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# Slope of a line secant to a curve

What is the slope of a line between two points on a curve?  This is called a "secant" line. Created by Sal Khan.

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• I'm having difficulty understanding the concept of a secant line as it pertains to a sine graph. Specifically, there is a problem in the "Slope of secant lines" exercise, where there are four questions. In each you are asked to evaluate the rates of change between secant lines for four different points.

The second question asks whether [Sin 5/2 Pi - Sin 1/2 Pi / 5/2 Pi - 1/2 Pi] is greater than, less than or equal to [Sin 2/3 Pi - Sin 1/3 Pi / 2/3 Pi - 1/3 Pi]. Evaluating the first part, I see that 5/2 Pi is the same as 1/2 Pi, and therefore the change in Y is zero. However, when evaluating the second part, it seems to me that Delta Y/Delta X is Sin 1/3 Pi / 1/3 Pi.

But the lesson tells me that the secant line is horizontal, which I do not understand. Can anyone help me with understanding secant lines on a sine graph? I did all of the trig lessons and most of the videos already, but if anyone can clarify this concept or point me in the direction of some valuable review materials, that would be legit. ( :
• You're correct that sin(5π/2) - sin(π/2) = 0, so the slope of the first line is 0 making it horizontal.

Let's look at the second slope. In the numerator it has sin(2π/3) - sin(π/3).
Can we simplify that?

Remember that sin x = sin(π - x), so
sin(2π/3) = sin(π - 2π/3) = sin(π/3).

The numerator then becomes
sin(2π/3) - sin(π/3) = sin(π/3) - sin(π/3) = 0.

So, both slopes are horizontal and thus equal.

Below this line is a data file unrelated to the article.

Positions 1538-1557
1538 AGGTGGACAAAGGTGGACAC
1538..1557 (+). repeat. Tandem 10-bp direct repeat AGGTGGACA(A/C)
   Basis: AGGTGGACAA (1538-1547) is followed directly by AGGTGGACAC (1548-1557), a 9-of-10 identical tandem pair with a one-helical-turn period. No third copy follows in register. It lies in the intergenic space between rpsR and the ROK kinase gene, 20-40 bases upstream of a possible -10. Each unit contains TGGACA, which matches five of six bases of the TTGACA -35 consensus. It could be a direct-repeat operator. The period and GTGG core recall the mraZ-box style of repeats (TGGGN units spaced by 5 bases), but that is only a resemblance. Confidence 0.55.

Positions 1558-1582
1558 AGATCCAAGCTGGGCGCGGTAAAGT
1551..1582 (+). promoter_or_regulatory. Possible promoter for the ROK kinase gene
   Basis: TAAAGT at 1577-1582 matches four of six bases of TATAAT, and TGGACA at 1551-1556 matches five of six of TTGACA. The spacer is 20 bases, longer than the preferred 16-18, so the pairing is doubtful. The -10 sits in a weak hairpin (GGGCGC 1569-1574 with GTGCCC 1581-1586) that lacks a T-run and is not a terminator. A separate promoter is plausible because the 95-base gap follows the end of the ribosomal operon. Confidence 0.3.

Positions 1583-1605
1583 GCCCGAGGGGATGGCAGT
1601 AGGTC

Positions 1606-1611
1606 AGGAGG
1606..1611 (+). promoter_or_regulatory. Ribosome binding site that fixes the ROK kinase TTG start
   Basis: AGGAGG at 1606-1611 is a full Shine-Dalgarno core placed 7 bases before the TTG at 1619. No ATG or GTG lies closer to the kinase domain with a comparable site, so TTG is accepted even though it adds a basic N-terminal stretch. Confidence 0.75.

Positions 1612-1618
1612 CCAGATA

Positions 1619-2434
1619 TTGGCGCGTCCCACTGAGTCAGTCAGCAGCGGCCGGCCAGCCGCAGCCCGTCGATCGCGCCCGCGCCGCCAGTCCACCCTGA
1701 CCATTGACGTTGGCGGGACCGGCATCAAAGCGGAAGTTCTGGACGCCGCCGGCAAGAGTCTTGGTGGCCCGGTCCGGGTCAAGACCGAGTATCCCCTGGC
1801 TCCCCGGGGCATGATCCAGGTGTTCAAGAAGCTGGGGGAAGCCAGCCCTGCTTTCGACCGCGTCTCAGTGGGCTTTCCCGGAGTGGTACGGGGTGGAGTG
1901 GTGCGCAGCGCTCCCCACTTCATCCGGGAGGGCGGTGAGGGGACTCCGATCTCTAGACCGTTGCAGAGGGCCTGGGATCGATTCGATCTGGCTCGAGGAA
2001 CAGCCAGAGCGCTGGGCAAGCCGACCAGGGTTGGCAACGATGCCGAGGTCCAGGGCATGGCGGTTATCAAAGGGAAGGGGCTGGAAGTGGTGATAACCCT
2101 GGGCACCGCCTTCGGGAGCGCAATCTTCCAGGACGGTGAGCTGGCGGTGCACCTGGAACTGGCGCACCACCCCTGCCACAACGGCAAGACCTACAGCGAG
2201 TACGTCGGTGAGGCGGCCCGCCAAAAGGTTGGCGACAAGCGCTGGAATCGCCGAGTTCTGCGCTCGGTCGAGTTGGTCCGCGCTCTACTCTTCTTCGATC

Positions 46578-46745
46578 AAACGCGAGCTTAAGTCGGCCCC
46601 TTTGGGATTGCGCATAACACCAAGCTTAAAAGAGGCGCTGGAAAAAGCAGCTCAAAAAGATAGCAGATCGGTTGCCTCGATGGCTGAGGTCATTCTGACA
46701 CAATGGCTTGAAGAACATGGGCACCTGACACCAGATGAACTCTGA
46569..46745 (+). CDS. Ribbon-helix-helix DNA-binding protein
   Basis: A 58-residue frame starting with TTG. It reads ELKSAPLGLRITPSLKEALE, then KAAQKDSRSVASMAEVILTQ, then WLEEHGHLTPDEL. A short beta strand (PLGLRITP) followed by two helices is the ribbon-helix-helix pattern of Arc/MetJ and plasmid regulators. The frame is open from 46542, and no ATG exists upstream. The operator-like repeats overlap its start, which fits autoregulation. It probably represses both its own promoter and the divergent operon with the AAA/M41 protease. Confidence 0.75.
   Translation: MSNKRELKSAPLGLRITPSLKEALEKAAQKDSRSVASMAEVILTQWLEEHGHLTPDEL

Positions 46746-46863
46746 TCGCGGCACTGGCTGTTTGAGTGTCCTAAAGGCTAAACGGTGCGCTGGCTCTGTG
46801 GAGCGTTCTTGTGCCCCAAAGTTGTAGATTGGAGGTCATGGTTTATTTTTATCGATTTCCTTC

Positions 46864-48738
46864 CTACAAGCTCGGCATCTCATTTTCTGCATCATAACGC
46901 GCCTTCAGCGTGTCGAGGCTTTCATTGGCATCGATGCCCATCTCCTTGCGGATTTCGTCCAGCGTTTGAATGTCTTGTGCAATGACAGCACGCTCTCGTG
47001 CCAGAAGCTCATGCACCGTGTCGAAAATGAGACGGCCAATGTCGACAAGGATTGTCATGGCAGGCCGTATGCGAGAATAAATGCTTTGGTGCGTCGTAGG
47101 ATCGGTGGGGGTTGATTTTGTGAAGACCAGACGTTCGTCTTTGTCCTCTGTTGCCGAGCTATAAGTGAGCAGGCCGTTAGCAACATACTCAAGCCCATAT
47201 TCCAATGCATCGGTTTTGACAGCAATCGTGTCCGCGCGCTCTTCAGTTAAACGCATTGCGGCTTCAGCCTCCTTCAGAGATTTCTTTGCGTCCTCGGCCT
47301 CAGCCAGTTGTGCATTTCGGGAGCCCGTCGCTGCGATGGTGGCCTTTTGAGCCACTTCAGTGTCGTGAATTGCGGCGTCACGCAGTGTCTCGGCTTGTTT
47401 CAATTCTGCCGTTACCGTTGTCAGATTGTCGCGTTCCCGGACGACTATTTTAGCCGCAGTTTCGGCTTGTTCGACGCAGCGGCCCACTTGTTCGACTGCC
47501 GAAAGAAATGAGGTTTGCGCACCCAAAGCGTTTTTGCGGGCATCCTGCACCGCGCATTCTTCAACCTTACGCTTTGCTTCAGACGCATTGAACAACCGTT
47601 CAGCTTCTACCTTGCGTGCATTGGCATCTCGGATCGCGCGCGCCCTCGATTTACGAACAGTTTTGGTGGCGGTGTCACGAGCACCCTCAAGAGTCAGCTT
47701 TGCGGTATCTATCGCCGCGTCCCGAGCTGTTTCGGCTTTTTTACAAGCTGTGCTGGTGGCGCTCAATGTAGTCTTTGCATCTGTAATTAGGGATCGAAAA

Maybe the mistake you made was that you thought that
sin(2π/3) - sin(π-3) = sin(2π/3 - π/3)?
The two aren't equal.
• Does a secant line always only touch 2 points on the graph? (is this not doable for some periodic functions where it would hit it 3 times + for example?)
• As the term is typically used in calculus, a secant line intersects the curve in two places locally -- it may or may not intersect the curve somewhere else. So the requirement of just two intersections applies just to the small region of interest and is not a strict requirement for regions you are not concerned with at the moment.

Note: in some fields of geometry the requirement of exactly two points of intersection is much more strict than what we usually have in calculus.
• what is the difference between a chord and a secant?
• A chord is a line segment, a secant is a line.
• What are the main differences between a tangent line and a secant line in a curve?
• Why does he use x not and sub 1 in the first graph but sub 1 and sub 2 in the second graph? Is there any special situation that those are reserved for?
• No, they are just placeholders. Nothing is stopping you from writing x205, but for the sake of clarity he just uses smaller values.

X(anything) just means a non determined value of x.
• Can't we calculate slope in the same way as we do for lines?We have coordinates in the curve.
• At Sal mentions interval. Can someone explain to me what this 'interval' means? I keep on hearing this term more and more often.
• In this context, "interval" just refers to the section of points (along the x-axis) between x1 and x2. If it were an interval of time, for example, it could be the segment of time between two events. Hope this helps!
• Can't we call that secant line is a chord? Or is it both? Or one in specific?
(1 vote)
• At the high school level, the word 'chord' is usually reserved for a line segment across a circle. But in the broader mathematical community, 'chord' and 'secant line' are the same thing.